If you're having a hard time falling asleep, that sleep trackeron your wrist might be to blame. And there's a name for this new kind of insomnia of the digital age: orthosomnia.
It's "when you just really become fixated on having this perfect sleep via tracker," said Seema Khosla, medical director at the North Dakota Center for Sleep. "And then you start worrying about it, and you wind up giving yourself insomnia."
Sleep trackers have become increasingly popular. They come in the form of watches, wristbands, rings and even mattresses. The gadgets measure how you breathe, how fast your heart is beating, how much you're tossing and turning. They crunch that data to produce a sleep score, usually through a smartphone app.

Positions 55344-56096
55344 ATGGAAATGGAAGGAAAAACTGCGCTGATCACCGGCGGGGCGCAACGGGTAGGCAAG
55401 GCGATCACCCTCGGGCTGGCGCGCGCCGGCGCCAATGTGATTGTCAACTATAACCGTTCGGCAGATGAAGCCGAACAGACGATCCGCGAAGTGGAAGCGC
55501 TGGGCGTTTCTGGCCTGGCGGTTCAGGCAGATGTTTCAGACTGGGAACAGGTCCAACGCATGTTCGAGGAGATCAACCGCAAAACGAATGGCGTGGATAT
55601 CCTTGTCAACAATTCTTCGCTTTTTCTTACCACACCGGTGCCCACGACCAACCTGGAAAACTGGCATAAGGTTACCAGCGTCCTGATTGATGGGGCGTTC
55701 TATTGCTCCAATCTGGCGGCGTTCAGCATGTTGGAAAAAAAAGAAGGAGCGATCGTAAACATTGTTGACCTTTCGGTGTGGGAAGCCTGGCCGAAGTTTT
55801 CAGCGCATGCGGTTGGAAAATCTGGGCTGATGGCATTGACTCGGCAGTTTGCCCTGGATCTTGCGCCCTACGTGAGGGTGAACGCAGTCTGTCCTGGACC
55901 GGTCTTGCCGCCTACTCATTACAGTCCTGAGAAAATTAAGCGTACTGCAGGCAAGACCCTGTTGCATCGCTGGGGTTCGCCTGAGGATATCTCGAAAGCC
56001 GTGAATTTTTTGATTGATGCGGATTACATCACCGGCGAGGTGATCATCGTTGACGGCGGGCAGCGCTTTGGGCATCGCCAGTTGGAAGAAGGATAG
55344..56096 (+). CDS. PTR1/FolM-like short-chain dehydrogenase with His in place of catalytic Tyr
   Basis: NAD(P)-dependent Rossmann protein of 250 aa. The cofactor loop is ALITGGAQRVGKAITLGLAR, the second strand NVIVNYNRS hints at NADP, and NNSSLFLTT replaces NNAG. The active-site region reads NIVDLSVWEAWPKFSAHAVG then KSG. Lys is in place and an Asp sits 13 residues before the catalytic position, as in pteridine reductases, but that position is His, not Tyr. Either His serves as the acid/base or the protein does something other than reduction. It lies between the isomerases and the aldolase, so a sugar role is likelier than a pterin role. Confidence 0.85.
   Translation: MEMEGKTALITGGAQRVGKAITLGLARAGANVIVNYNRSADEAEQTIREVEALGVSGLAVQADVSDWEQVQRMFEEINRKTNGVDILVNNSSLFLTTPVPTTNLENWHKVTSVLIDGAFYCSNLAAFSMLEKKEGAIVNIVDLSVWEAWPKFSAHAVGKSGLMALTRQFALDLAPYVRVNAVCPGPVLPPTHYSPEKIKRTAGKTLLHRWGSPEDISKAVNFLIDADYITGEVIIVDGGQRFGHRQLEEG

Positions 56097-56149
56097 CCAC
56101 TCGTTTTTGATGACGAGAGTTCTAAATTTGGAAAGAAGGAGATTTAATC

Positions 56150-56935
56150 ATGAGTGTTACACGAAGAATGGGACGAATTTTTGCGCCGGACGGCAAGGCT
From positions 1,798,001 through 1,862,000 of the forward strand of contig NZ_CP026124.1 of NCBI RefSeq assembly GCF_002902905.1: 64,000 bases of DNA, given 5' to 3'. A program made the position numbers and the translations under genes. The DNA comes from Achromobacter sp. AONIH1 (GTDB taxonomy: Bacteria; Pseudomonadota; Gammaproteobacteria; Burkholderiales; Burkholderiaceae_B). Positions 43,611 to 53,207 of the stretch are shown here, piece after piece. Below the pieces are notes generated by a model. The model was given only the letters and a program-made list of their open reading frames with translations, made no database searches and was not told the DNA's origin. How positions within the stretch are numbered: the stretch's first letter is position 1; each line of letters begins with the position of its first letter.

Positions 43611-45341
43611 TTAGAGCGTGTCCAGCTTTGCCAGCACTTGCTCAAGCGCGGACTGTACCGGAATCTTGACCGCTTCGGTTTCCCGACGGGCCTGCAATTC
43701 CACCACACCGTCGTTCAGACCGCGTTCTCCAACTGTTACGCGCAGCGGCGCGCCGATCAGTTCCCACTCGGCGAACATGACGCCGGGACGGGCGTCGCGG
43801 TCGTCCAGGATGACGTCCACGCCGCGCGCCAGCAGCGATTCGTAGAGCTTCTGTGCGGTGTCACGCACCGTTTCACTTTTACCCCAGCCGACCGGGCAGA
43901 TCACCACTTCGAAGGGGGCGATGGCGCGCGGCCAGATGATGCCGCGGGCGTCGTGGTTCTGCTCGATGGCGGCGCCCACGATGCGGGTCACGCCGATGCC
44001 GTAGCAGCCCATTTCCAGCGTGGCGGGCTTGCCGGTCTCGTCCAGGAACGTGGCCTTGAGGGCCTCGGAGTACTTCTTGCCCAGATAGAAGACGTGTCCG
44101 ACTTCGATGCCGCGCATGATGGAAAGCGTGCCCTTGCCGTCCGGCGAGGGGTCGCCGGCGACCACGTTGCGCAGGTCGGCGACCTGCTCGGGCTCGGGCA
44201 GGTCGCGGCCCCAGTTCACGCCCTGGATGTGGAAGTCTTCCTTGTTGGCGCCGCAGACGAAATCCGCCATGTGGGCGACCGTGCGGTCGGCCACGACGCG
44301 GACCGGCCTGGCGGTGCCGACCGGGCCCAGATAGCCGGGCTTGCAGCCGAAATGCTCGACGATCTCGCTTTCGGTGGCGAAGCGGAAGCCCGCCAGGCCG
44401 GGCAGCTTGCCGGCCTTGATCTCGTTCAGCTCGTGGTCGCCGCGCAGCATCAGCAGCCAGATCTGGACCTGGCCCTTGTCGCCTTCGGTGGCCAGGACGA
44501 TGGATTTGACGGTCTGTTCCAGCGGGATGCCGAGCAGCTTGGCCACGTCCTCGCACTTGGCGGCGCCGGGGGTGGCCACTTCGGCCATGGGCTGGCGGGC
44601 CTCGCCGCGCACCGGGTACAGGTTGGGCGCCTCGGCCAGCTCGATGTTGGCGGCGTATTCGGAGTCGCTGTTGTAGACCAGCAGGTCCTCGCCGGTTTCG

But in an irony of our digital lifestyles, for some people, perfecting that sleep score becomes an end unto itself — so much so that they can lose sleep over it.
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